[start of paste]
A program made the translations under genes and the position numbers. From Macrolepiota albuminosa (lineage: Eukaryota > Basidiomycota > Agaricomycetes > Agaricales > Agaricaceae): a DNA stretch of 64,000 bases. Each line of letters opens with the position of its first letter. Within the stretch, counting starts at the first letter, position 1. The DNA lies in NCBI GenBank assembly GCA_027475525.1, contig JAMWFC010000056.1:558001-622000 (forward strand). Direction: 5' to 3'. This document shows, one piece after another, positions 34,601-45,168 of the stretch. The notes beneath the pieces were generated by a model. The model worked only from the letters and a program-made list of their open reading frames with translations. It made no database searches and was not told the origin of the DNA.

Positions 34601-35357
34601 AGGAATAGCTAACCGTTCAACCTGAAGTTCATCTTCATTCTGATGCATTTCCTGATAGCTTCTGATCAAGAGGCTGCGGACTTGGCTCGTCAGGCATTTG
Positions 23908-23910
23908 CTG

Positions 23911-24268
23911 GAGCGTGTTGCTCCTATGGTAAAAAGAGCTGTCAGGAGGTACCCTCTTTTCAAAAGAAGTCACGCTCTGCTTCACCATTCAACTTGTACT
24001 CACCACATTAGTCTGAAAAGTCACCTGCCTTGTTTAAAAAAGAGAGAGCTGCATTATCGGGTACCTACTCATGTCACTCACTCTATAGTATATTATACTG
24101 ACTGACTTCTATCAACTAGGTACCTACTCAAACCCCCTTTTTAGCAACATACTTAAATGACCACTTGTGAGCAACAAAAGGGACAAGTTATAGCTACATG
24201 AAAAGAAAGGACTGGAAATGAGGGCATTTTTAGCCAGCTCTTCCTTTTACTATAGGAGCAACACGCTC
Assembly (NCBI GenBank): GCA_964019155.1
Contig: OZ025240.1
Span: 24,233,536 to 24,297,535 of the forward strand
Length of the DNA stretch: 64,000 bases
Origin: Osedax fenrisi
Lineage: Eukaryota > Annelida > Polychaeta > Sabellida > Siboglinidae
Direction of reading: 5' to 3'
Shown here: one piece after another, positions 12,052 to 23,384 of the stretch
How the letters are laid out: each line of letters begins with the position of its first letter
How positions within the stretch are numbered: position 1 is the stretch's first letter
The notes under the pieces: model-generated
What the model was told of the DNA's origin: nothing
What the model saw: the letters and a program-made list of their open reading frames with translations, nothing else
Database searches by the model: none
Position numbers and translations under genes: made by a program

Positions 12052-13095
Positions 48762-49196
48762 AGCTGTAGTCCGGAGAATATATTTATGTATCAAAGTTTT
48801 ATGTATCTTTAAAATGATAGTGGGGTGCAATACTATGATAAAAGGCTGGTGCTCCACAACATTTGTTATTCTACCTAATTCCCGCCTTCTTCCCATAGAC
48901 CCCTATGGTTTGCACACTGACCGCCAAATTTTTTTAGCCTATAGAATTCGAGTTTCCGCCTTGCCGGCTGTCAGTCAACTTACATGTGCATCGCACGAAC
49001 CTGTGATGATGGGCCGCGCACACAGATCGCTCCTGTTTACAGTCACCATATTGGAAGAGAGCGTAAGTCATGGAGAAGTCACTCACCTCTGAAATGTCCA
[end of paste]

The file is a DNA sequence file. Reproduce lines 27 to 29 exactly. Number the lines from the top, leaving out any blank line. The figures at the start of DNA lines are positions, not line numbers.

Positions 48762-49196
48762 AGCTGTAGTCCGGAGAATATATTTATGTATCAAAGTTTT
48801 ATGTATCTTTAAAATGATAGTGGGGTGCAATACTATGATAAAAGGCTGGTGCTCCACAACATTTGTTATTCTACCTAATTCCCGCCTTCTTCCCATAGAC